Does Running Form Matter? New Study Finds Definitive Answer
New research from La Trobe University has finally answered the long-asked question regarding running form and whether it truly impacts injury recurrence, speed and flexibility.
In a bid to avoid shin splints, sore knees and other injuries, many runners have adopted a ‘toe-to-heel’ trend, running on the balls of their feet.
This is often encouraged by coaches and health professionals.
However, injury researcher and physiotherapist Dr. Christian Barton has found there is no evidence to suggest running on the front of your feet reduces injury risk or improves performance.
Dr Barton said: “We analysed 53 studies which looked at the impact of forefoot, rearfoot and flatfoot running patterns on injury, running economy and running biomechanics.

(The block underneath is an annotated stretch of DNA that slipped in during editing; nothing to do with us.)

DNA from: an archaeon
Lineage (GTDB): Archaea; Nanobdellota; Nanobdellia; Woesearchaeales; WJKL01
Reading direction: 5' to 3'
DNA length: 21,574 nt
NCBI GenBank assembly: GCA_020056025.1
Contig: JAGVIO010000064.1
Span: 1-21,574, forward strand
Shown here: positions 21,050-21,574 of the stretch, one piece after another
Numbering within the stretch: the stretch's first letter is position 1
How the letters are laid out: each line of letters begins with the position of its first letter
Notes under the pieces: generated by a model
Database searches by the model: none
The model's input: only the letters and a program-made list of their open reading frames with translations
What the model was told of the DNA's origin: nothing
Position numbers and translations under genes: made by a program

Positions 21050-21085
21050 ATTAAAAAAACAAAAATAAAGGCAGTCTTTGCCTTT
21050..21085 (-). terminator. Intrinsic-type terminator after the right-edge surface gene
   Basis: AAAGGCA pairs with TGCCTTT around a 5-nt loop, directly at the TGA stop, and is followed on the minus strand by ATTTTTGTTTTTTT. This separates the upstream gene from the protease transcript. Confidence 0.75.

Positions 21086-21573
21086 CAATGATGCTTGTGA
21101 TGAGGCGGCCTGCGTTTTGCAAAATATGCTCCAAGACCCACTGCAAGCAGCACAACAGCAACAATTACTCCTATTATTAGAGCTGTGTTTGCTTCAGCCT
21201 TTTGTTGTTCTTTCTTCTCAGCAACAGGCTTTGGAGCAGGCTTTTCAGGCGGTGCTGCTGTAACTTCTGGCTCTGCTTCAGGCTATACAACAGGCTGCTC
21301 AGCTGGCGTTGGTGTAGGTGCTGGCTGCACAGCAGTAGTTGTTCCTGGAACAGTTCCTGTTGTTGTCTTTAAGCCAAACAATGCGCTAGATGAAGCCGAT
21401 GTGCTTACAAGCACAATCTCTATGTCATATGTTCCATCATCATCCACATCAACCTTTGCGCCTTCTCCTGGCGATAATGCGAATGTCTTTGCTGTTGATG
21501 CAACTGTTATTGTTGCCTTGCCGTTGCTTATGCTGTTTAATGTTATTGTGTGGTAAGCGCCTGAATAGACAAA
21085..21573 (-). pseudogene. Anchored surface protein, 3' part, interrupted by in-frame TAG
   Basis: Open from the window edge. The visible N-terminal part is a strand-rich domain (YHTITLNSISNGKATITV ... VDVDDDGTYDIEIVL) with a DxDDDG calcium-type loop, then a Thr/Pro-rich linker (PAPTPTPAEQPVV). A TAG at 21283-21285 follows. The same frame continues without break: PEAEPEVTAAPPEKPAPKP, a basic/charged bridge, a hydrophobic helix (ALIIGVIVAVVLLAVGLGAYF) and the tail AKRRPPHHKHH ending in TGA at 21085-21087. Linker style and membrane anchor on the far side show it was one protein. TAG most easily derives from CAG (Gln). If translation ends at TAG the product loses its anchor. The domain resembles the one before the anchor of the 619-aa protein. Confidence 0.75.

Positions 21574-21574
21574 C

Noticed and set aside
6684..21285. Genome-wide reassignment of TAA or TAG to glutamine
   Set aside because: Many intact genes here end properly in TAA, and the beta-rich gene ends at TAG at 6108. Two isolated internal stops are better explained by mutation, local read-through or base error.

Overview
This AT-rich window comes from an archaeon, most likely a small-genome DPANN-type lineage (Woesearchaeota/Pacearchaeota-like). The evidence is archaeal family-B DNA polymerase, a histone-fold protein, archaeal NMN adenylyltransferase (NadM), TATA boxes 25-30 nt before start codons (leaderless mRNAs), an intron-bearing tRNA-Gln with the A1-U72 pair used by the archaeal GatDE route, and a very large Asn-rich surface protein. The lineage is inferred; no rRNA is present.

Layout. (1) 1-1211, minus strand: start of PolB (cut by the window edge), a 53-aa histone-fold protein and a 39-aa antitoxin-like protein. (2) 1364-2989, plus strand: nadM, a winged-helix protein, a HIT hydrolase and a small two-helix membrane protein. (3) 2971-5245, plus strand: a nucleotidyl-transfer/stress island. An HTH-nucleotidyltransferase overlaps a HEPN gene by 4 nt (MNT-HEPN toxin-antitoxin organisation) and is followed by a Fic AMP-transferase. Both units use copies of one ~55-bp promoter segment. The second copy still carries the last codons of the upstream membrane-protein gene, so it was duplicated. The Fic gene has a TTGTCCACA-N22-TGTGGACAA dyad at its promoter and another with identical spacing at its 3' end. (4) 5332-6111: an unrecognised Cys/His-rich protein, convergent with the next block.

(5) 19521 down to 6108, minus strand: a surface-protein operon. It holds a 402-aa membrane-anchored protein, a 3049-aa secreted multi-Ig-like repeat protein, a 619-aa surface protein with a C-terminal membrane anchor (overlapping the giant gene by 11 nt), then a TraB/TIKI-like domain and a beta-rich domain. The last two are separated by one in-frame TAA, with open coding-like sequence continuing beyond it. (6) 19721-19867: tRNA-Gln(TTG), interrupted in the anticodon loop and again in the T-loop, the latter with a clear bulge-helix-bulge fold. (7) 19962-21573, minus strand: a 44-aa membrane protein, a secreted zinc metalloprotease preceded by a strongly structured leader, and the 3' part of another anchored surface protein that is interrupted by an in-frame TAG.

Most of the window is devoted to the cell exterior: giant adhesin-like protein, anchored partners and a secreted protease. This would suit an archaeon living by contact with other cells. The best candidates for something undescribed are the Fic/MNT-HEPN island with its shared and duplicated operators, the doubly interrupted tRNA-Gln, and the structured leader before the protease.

“Our comprehensive review suggests that telling someone to run on the ball of their foot instead of their heel may make them less efficient, at least in the short term.
“Additionally, there is no evidence either way on whether running on the balls of your feet reduces injury.”
Dr Barton said switching your running style shifts the body’s loads but doesn’t make them disappear.
He concluded: “Running toe-heel might help injuries at the knee, where loads are reduced. However, it may cause injuries to the feet and ankle, where loads are increased.
“Put simply, when it comes to running style: If it ain’t broke, don’t fix it.”